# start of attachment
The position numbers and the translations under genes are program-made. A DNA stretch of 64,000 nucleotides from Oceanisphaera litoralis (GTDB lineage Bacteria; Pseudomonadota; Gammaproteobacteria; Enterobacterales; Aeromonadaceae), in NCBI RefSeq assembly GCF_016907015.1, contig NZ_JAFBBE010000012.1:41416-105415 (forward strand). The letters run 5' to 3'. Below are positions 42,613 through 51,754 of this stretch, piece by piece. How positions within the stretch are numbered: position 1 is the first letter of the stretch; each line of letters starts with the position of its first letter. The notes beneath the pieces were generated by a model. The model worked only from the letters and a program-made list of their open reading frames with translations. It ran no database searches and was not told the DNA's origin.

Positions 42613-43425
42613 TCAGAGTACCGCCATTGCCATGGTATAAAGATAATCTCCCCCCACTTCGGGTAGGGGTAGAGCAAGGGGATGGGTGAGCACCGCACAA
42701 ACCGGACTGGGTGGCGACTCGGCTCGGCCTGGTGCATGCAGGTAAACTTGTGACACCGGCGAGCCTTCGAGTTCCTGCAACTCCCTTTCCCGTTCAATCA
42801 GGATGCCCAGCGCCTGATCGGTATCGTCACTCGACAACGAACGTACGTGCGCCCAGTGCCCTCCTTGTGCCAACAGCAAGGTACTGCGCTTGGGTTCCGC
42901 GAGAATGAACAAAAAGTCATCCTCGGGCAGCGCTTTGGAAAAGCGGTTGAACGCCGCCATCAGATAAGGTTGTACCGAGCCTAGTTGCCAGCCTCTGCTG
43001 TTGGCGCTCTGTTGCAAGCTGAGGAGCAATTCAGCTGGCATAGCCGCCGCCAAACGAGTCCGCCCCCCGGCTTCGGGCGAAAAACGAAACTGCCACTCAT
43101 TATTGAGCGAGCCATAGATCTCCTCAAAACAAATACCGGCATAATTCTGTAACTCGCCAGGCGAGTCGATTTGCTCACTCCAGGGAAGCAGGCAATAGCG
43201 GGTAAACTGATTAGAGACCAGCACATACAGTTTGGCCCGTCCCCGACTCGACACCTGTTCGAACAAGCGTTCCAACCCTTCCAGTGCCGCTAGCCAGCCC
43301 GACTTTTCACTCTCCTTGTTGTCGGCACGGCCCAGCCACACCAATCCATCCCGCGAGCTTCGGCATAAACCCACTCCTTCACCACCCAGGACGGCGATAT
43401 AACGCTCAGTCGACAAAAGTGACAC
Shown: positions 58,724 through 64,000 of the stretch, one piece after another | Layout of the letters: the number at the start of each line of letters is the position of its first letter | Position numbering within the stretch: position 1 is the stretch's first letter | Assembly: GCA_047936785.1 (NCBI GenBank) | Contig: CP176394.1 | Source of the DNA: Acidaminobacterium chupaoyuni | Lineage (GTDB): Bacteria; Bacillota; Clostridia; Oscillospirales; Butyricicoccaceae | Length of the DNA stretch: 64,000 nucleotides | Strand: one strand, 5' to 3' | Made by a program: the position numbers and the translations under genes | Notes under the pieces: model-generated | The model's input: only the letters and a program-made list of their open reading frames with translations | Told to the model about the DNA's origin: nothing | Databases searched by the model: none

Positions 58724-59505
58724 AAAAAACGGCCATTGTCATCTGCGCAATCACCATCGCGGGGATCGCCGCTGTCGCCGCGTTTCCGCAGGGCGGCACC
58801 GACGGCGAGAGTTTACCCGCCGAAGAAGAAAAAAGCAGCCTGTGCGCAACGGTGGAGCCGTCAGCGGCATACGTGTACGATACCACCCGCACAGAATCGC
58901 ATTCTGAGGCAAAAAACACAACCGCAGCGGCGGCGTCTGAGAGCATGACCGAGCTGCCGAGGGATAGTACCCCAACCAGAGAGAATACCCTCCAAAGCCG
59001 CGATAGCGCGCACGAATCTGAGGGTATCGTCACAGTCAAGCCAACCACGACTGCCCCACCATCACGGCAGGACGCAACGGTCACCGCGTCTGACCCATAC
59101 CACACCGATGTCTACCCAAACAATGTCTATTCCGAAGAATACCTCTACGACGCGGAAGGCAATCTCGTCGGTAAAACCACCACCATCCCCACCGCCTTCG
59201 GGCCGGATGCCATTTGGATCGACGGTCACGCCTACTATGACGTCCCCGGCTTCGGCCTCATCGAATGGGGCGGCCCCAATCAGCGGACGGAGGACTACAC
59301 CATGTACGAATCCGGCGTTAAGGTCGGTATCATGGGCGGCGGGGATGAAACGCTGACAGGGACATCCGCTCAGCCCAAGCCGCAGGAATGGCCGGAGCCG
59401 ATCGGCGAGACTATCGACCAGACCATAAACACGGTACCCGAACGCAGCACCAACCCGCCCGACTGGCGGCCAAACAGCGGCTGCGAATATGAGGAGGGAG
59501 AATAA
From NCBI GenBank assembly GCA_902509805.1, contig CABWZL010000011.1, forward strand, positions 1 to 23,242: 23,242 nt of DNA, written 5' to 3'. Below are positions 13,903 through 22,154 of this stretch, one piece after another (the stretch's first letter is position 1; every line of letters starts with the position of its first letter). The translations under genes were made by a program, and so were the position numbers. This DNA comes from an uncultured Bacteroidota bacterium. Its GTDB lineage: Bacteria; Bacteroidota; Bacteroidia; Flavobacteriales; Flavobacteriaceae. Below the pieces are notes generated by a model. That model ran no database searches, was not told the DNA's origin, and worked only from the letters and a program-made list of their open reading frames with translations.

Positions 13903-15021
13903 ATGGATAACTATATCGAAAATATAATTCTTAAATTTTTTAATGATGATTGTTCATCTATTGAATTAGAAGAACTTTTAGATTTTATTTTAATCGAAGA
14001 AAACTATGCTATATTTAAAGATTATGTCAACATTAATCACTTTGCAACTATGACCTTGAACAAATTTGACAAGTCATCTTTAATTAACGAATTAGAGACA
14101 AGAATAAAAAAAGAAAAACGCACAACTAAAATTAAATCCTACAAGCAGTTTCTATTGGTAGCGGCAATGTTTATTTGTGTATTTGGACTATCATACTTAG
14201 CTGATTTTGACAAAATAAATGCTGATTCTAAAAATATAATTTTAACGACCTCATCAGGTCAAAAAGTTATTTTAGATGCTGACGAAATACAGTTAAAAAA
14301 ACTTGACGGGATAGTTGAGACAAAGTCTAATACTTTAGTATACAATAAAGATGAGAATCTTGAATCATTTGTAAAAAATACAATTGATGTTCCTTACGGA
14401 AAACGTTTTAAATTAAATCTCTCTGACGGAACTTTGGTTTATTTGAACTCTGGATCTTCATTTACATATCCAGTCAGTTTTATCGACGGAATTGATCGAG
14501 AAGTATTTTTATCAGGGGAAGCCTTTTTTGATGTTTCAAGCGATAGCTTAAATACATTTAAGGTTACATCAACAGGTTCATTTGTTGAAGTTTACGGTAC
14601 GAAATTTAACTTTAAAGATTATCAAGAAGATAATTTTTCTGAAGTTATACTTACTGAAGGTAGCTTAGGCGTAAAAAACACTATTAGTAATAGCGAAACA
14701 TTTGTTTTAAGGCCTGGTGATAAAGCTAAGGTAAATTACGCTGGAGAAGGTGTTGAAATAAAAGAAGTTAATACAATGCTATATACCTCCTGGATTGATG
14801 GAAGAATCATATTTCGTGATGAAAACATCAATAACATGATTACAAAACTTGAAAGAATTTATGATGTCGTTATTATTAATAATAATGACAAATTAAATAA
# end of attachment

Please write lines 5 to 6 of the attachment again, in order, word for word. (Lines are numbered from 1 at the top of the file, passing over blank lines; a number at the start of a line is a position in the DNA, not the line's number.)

42801 GGATGCCCAGCGCCTGATCGGTATCGTCACTCGACAACGAACGTACGTGCGCCCAGTGCCCTCCTTGTGCCAACAGCAAGGTACTGCGCTTGGGTTCCGC
42901 GAGAATGAACAAAAAGTCATCCTCGGGCAGCGCTTTGGAAAAGCGGTTGAACGCCGCCATCAGATAAGGTTGTACCGAGCCTAGTTGCCAGCCTCTGCTG